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Re: indexing & hardware questions -- again

On Monday, August 6, 2001, at 07:54 AM, oberwetter, josh wrote:
All, thanks for responding. Here are some follow-up
Finally, is slurpd actually more efficient at handling modify
operations? While a directory is handling a modify operation from a
client, its performance is pretty bad. So, by "efficient" I mean, do
the slaves take significantly LESS of a performance hit if the slurpd
process sends modify operations than if a slave handles client
requests directly?
slurpd doesn't perform modify operations.  It mirrors such
operations on a
master slapd to the slave slapd.  At least as I understand
it.  slapd still is
the one performing the modify op.
My specific question is this:
I am concerned about the costs and benefits of processing modify
operations via slurpd, with respect to how modify operations hurt the
speed of searches.

Well, This is one of the reasons to not write applications that modify the directory an awful lot... :-) I generally think of LDAP as a read-only database, with write functions only for general maintenance... I frequently have clients who, once they "discover" LDAP, want to put real-time data changes into LDAP, which is generally difficult to do. It's not really optimized for that.... if you are expecting many changes simply because of your entry count, you might want to split out your servers into a tree, so each server is only handling a subsection's worth of changes, or build a "change loading only" server, or use a combination of row level (or even row-column) locking RDBM's and LDAP. (MySQL suffers similar problems under load, because of the locking mechanism)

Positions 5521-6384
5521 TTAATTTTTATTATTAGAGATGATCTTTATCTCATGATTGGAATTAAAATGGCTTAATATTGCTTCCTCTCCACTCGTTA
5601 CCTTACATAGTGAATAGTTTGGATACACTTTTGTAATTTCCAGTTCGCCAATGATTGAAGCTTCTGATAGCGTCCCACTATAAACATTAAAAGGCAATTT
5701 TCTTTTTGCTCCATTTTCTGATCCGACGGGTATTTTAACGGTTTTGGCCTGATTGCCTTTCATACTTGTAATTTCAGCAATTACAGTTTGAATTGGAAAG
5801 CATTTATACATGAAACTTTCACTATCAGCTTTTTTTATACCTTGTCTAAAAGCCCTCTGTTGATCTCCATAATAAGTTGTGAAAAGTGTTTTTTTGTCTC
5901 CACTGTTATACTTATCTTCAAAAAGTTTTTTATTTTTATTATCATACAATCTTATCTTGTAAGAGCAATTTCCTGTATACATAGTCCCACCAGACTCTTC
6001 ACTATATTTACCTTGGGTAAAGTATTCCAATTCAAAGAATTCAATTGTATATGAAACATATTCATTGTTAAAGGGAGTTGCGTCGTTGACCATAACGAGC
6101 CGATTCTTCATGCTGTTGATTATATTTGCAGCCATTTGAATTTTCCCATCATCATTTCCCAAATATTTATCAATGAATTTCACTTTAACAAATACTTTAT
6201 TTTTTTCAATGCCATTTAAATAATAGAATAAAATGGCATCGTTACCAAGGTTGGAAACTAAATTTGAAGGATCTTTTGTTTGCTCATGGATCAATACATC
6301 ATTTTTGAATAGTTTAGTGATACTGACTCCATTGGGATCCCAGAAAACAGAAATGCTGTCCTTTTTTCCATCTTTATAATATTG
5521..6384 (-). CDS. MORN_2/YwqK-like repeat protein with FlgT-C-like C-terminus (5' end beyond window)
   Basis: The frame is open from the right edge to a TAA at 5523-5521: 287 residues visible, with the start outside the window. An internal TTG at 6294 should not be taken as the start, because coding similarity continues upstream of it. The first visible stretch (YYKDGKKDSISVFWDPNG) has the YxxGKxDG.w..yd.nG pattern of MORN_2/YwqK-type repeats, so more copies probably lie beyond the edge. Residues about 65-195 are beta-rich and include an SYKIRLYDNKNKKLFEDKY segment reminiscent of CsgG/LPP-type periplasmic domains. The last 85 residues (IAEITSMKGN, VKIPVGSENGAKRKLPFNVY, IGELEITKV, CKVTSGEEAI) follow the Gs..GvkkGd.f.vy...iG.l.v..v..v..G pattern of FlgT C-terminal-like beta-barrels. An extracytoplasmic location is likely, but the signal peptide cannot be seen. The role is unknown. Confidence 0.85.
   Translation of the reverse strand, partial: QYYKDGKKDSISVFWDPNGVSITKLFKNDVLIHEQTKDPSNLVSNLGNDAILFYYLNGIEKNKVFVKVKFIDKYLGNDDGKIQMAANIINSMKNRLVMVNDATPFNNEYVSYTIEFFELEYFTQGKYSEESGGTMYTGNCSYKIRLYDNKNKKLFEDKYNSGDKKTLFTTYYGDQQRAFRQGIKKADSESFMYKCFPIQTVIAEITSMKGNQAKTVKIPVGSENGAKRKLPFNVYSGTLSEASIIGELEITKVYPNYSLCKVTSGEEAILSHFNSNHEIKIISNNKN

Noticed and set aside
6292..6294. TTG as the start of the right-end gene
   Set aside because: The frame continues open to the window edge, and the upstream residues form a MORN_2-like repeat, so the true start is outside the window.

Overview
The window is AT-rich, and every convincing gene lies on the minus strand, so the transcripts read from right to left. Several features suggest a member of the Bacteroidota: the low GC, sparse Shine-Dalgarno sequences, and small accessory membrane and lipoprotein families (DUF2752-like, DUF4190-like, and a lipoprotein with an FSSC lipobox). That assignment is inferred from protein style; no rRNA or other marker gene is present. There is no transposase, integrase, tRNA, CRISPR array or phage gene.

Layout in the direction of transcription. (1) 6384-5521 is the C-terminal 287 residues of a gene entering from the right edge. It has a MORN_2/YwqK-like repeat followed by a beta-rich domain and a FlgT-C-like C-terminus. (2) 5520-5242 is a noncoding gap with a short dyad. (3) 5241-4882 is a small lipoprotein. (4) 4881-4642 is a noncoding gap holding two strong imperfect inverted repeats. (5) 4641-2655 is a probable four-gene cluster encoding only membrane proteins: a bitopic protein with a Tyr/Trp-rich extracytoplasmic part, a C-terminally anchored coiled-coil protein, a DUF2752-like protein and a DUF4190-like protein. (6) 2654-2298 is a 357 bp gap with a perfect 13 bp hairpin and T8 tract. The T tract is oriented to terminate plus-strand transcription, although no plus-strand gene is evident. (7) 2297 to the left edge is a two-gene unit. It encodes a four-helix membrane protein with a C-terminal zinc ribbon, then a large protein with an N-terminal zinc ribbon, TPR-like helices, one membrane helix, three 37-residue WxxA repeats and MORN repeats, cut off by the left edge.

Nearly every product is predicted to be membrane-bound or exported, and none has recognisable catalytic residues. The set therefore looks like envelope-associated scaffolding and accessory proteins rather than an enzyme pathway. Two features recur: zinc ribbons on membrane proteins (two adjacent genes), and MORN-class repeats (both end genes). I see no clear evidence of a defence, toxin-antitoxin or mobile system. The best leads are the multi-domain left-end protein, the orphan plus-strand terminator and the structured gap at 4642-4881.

ldapadd is much more faster at importing a lot of data than some client
that I write would be. Is slurp also more efficient?

slurpd is simply a method of "replaying" an add/modify operation. In relation to a "client that I write", I suppose you're wanting to know if slupd is more efficient at processing 300 changes than, say, a java/C/Perl application looping through and acting as a slurpd, replaying changes on 3 different ldap servers. The answer is a qualified "maybe". Slurpd is no slouch, and was written to have fairly low overhead.... but you may be a coding fiend who could write faster C code that did the same thing, or was optimized for the way your data was changing (say, batching up an 24 hours of changes), or used a different methodology, for example, playing thousands of changes into a "loading only" ldap database on the slaves, and then swapping out the live database with the "load only" db, or immediately moved all changes to all servers (if you needed such a thing).

There's lots of ways of doing speed tuning, so I repeat my usual mantra:
"Test with a pilot, tune as needed, try a few different things and choose the best one."


ron@opus1.com, 520-326-6109, http://www.opus1.com/ron/
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